SUICIDE IN THE TRENCHES
I knew a simple soldier boy
Who grinned at life in empty joy,
Slept soundly through the lonesome dark,
And whistled early with the lark.
In winter trenches, cowed and glum,
With crumps and lice and lack of rum,
He put a bullet through his brain.
No one spoke of him again.
You smug-faced crowds with kindling eye
Who cheer when soldier lads march by,
Sneak home and pray you’ll never know
The hell where youth and laughter go.
By Siegfried Sassoon
Sassoon’s palpable sense of responsibility for and determination to protect (above all others) the men/boys under his command is something that permeates his writing far more than any concept of his own mortality. He places himself effectively outside of harm’s way by painting himself as only an observer of events. He addresses “you”, the reader, and writes about characters and caricatures, but rarely if ever includes himself, letting his bitterness and sorrow speak as his avatar throughout the verses.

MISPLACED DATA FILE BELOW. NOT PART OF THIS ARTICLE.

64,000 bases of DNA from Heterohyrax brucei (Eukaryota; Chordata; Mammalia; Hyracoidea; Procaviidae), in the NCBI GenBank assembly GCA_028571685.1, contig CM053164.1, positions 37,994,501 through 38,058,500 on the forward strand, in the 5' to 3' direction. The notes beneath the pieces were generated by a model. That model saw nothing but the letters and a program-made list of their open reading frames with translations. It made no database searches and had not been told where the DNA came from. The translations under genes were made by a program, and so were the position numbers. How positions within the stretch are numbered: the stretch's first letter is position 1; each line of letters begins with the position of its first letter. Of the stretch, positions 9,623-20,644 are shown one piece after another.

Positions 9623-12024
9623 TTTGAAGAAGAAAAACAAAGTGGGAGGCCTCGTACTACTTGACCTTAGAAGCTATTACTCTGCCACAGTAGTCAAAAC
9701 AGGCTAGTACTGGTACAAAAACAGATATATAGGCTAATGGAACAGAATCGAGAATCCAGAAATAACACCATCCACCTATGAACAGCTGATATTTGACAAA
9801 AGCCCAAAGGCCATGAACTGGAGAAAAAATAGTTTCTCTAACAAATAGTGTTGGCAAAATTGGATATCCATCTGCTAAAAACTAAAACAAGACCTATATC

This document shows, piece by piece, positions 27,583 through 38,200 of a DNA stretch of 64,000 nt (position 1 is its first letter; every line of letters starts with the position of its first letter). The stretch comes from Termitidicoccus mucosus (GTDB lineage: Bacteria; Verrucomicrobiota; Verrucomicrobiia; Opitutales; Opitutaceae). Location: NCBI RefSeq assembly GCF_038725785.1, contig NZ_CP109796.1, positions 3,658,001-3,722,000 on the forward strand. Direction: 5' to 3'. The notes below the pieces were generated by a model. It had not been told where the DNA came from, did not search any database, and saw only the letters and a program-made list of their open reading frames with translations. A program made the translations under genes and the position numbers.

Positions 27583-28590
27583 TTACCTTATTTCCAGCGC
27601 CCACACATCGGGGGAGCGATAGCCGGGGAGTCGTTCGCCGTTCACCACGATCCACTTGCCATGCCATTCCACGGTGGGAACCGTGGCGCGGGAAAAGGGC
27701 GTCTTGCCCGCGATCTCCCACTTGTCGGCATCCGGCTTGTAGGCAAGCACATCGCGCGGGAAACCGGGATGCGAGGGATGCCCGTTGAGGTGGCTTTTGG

He uses simple, rhythmic (often marching) rhyme schemes and clear, unmuddied language – often without complex metaphor or non-war imagery – and does not crowd his message. The result is that while Owen and Rosenberg create dark, bleak, Gothic masterpieces which effectively convey in frontal terms the horrors of war, Sassoon provides an ugly cartoon which seems at first to be a depiction of an innocent scene but reveals itself to be a description of suffering.
Rather like Maus, this supposed softening through simplicity or even childishness (as in WS Lyon’s I Tracked A Dead Man) draws out a further sense of disquiet through the jarring of form and content. This juxtaposition of the upbeat, easily-read, singsong poem and what it contains pushes the content far farther into a mind which has not prepared itself for defence against future disquiet with the usual pointers of tragedy.